Plain Gardening: Century Plant

Plain Gardening: Century Plant

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Here's a plant I've heard of but never seen—until now:  the century plant.  Bill Finch with Mobile Botanical Gardens says it's an agave, a member of the lily family.

It's called a century plant because when it was first taken to England from its native Mexico, it took forever to bloom in the new climate.  Along the Gulf Coast, conditions are more like home, and the plant actually blooms about every 15 years or so…and when it does it's pretty spectacular.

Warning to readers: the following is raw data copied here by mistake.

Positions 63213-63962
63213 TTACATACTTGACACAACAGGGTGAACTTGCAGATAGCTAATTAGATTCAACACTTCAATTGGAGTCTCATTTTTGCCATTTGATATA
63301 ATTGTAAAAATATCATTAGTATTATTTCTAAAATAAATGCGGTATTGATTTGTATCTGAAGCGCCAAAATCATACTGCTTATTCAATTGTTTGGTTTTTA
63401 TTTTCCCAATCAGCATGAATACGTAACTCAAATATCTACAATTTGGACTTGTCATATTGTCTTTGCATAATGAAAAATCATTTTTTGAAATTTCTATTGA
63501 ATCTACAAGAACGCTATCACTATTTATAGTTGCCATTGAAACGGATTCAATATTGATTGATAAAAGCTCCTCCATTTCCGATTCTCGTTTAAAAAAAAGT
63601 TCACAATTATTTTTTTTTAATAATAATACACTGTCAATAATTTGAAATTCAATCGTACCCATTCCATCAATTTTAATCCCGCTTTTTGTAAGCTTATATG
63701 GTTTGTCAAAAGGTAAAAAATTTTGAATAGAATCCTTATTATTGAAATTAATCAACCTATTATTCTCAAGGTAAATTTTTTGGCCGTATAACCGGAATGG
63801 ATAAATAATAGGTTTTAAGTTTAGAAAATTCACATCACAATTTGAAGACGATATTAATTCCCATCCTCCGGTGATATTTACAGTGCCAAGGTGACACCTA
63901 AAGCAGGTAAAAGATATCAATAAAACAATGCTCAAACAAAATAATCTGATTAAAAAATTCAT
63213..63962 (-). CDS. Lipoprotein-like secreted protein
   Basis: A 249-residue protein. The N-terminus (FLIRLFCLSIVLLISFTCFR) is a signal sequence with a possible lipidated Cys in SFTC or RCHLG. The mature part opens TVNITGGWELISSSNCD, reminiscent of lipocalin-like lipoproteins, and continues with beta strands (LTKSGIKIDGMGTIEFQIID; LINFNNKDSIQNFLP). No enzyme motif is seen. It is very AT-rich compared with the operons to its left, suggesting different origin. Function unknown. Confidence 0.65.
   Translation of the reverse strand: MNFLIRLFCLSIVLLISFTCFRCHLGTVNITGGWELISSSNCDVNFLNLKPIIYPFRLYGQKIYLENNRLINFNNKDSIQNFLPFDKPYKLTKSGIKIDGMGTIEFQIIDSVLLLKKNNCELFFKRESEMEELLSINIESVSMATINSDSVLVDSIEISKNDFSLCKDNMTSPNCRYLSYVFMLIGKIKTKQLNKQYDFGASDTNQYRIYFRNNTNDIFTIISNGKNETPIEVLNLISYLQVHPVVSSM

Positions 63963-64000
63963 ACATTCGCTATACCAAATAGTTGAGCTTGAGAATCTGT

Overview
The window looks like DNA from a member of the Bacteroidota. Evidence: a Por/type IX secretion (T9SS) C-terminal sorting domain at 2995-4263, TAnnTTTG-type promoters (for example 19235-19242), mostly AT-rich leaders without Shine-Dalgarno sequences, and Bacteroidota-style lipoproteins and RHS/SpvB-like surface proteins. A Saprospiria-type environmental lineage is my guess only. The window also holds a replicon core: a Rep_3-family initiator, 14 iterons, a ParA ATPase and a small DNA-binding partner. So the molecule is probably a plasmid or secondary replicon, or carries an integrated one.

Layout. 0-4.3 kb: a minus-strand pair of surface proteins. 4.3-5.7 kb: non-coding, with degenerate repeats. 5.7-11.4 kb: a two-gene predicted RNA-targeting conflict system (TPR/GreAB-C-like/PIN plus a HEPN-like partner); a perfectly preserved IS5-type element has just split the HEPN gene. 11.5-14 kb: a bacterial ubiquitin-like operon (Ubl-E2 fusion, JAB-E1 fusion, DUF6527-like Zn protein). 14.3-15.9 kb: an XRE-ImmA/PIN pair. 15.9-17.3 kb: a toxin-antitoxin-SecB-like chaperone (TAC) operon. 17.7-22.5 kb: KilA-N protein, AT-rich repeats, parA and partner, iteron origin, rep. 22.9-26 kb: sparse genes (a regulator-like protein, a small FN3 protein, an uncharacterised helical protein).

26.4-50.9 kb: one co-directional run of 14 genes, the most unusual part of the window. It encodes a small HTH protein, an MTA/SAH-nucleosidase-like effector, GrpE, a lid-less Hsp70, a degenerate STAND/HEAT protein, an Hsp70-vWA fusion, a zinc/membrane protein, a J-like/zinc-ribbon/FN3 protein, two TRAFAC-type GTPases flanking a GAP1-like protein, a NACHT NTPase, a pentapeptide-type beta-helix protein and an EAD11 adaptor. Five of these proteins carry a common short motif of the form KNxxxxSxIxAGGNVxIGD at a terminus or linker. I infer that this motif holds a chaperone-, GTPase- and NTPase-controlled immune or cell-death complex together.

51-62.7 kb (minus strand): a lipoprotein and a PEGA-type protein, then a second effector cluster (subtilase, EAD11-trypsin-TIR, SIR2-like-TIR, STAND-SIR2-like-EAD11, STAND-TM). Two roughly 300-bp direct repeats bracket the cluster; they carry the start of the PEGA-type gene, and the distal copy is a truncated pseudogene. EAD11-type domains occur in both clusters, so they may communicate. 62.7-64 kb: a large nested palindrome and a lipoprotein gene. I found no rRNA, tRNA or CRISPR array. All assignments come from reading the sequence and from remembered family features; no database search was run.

For years, the plant looks decorative and dangerous, with its long graceful leaves topped by sharp spikes. It's between three and four feet tall. Then, over the course of a week or two, it shoots out a trunk-like stem over twenty feet high and topped with flowers.  All that energy saps the strength of the mother plant, and the century plant dies after it blooms.

But it sends out tiny shoots (and sometimes seeds) and a new century plant will take the place of the old.

The sap of the century plant is rich nectar that attracts flies.  Century plants are also used to make tequila.  To learn more about century plants, go to mobilebotanicalgardens.org.

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